Submitted by Lyn on Tue, 18/12/2012 – 18:36
Year C (2012-2013)
Bible Book: Hebrews / Hebreers
Verse: 1 – 10
Hebrews 10:1 – 10 explains why it was necessary for Jesus to take on our full human form in order to bring a perfect sacrifice for the human race. This “human form” the author of the text describes simply as “body” (vers 5 en 10).
In Answer 35 of the Heidelberg Catechism we learn that Jesus “took upon Himself the very nature of man, … like unto His brethren in all things, except for sin.” This reminds us that Jesus became human, in a human body, just like us, except for sin.
This text and the catechism make it clear that the body is important. In fact the human body was important enough to God that, in Jesus, He took on this form. What does this mean?
– Firstly, we are forever freed from any thoughts or opinions that consider the body less important.
– Secondly, we are called to take the physical suffering of our brothers and sisters seriously.
When using the injustice against Tamar as key to understanding some of the challenges of the HIV epidemic, Prof Denise Ackermann writes about the importance of taking people in their “full human form”, their bodies, seriously. I share a few quotes from this moving mediation:
“Our bodies encompass the totality of our human experience, our thoughts, our emotions, our needs and memories, our ability to imagine and to dream, our experiences of pain, pleasure, power and difference, as well as our beliefs and our hopes.”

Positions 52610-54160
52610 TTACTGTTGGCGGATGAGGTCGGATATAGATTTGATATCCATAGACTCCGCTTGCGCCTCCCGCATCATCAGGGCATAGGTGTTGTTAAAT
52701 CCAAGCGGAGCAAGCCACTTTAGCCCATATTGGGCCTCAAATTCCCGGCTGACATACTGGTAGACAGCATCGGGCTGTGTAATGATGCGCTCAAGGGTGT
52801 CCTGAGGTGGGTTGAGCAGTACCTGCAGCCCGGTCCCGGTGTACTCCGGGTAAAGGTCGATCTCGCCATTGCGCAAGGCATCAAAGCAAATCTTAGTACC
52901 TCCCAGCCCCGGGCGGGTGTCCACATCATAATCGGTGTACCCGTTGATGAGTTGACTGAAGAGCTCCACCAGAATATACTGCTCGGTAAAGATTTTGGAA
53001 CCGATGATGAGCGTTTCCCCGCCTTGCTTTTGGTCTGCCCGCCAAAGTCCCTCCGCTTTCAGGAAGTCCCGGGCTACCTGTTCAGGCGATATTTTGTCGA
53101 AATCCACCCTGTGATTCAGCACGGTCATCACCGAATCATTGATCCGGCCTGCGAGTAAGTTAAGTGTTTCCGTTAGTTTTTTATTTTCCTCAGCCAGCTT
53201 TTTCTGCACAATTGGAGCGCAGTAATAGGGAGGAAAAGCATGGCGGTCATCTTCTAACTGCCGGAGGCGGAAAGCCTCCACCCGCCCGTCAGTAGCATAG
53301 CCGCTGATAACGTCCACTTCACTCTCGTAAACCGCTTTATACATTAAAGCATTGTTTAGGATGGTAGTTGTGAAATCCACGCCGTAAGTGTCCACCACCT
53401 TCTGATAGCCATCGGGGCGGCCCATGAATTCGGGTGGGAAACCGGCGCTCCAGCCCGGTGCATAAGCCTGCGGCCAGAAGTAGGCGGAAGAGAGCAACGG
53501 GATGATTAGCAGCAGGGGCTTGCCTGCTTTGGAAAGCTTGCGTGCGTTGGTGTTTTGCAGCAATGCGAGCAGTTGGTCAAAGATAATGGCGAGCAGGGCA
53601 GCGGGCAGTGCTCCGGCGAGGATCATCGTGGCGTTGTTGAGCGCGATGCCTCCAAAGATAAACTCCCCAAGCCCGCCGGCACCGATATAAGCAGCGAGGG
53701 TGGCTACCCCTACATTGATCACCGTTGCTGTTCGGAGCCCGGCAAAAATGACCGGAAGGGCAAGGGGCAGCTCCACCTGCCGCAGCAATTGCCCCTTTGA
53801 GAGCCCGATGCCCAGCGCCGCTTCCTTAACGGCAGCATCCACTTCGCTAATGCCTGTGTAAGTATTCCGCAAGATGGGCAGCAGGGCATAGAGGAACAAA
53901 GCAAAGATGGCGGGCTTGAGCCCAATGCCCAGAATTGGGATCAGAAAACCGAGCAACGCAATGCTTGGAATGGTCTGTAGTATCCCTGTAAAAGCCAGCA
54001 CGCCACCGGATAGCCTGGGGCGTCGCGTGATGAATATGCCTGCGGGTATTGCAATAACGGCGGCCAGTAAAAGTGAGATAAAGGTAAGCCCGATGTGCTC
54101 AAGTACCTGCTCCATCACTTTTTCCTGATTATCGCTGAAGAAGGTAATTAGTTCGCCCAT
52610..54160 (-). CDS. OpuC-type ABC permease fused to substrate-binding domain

“For women and children who are infected, the body is at the centre of political, social and religious struggles.”
“When, on the one hand, the body is seen merely as a vehicle for the soul or, on the other, as some kind of a trap, it has been maltreated, vilified and abused. This is an important clue for the churches to seize in the struggle against HIV/AIDS. Bodies are at the centre of this crisis, sick, poor and too often women and children’s bodies. The Gospel demands embodied acts of care, comfort, support and acceptance.”
(Tamar’s Cry: Re-Reading an Ancient Text in the Midst of an HIV/AIDS Pandemic. Denise M Ackermann, University of Stellenbosch.)
If we honour ourselves and others, we also need to honour our physical bodies, which were created and honoured by God.
To think About: How can we honour the bodies of our brothers and sisters who are ill? What should we avoid in our language and actions?
Based on a previous reflection by Rev Nelis du Toit
Author: van Rooyen L (Ms)